This review page is supported in part by the sponsor whose ad is displayed above
2006 has been a year of tweaking, both professionally and in the realm of our audio hobby. Professionally, we tuned quite a few of our customers' computer systems for better performance and reliability - plus we wrote an outright pile of IT articles on how to hotrod computer systems for peak performance. For the audio hobby, we had plenty of equipment coming and going though a few pieces did stay for good after we settled the tab. A fairly large amount -- for us -- of these hardware guests were loudspeakers this year. We had the joys of listening to the Tannoy Glenairs with whom we had an instant love affair. The wonderful resolution of the new Quad ESL 2905 was another eye-and-heart opener. Very different from those two was the Paolo Beduschi Scarlatti, a loudspeaker not as extreme as the other two by being less obtrusive in sound and physical appearance. Then there was the Haliaetus Firebird with its radical application of rocket booster technology. Of course we also had problems with review equipment. A pair of overly new speakers landed on our doorstep and refused to break in under the conditions we could provide. Letting them play full throttle for 300 hours isn't a good idea when neighborly tolerance is part of the equation. Next year a new, now fully factory-preconditioned pair will get its second chance. Also next year we will share our experiences with the current subjects of our attention, the Final 1000i electrostatic loudspeaker from Holland - and a Velodyne DD subwoofer.

At the onset of 2006, we got really entangled in a room full of interconnects. Where many reviewers try to avoid giving their opinion on cables, we bit the bullet and were amazed by the differences. Not only did the asking prices vary from modest to unaffordable, the sound 'effects' did too. With cables you can literally make or break a system's tone and personality. Next year certain power cables will get a chance to show their true colors.

Eddy Driessen's marvelous Pluto 10A Carbon allowed us the joys of having one of the best turntables extant in our own crib for -- naturally too short -- a stretch. Such a superior front end accelerated our learning curve of discovering more in the music while honing our listening skills. Listening is just like learning a language. It takes time to get the smallest of nuances right and comprehend their subtle meanings. With our combined ages of over a century, we finally have succumbed to the notion that we're actually getting somewhere, no doubt to all the equipment we were privileged to evaluate and sharpen our ears on.

On the amplifier front, 2006 brought two extremes. The cutest of all, the dwarfish µVac from Germany's Greatech, did a job out of proportion to size when leashed to our at the time 103dB/8-ohm Avantgarde Duo horns. And speaking of tweaks, the largest physical tweak we encountered and subsequently performed for good was the upgrade of Duos to 19-ohm Duo Omega status, lifting their already sensitive egos to an even higher level. With a big return on a relatively modest investment, our previous monetary investment was retained and a completely new loudspeaker acquired. A second amplifier that refused to leave is the Moscode 401HR. With this gentle giant of 200wpc, we kicked life into all loudspeakers mentioned, even the highly sensitive ones. At the moment, this tribute to Harvey Rosenberg is in the final stretch of its review. This amp is not just a hybrid amp. It's probably the ultimate wet dream for any die-hard tube roller.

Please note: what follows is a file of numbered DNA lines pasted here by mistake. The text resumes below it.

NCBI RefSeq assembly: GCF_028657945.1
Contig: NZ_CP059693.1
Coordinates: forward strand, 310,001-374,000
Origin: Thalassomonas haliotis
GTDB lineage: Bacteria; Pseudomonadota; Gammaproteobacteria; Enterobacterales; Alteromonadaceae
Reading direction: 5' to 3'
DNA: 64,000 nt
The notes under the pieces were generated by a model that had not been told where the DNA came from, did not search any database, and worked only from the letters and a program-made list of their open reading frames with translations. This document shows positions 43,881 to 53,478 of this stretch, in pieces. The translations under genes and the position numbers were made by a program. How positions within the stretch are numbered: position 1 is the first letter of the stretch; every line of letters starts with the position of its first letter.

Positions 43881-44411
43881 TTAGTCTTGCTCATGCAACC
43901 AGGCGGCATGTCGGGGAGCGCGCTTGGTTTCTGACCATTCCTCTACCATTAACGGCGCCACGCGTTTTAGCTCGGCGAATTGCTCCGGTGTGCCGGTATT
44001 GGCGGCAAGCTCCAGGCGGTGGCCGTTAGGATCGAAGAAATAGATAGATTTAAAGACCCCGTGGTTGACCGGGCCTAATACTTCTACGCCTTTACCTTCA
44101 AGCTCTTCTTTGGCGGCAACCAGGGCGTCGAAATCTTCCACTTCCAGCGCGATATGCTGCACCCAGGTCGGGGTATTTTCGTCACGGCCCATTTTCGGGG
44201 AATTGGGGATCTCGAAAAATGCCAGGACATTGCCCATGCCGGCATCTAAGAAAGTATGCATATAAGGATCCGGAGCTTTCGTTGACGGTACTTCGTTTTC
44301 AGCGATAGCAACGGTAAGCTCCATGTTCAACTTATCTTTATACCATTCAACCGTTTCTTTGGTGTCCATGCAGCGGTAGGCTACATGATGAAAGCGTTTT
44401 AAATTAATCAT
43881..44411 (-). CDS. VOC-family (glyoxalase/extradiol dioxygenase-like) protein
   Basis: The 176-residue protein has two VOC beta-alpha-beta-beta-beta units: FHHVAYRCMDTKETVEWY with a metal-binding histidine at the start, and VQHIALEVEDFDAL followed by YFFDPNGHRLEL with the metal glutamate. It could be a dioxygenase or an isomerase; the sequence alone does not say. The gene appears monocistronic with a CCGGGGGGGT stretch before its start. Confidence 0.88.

And then there were the tweaky tweaks that stirred a surprising number of people to vehement comments. There were Franck Tchang's amazing resonators and Furutech's DeMag. These two proved highly controversial with certain skeptics. Those critics must have lost many a night's sleep ranting on just as many forums and bulletin boards or firing off nasty emails to Rotterdam. Our coverage surely hit a sore tooth, all the more reason to keep on poking and find out why it is so sore. Having Franck Tchang fine-tune our entire flat with a collection of resonators and diffusers in strategic places was the biggest audio-inspired event of 2006 for us - and it did more then just improve our listening pleasures.

All this equipment is great, of course, but without music on CD or LP, it's utterly useless. Even though record stores are either evaporating or dedicating themselves to the more lucrative sales of DVD video, for as long as the going is ongoing, we still managed to find a couple of hundred CDs worth taking home, mostly by smaller labels whose artists issue more and more interesting music.
Besides our love affair with the emotionally pregnant and thus rather obvious music in the world music and jazz genres, we also discovered this year Early Music. Compositions from the end of the 16th century, beginning of the 17th are almost Rock'n'Roll-ish when played with schwung. 2006 thus proved to be an excellent vintage, audio-wize.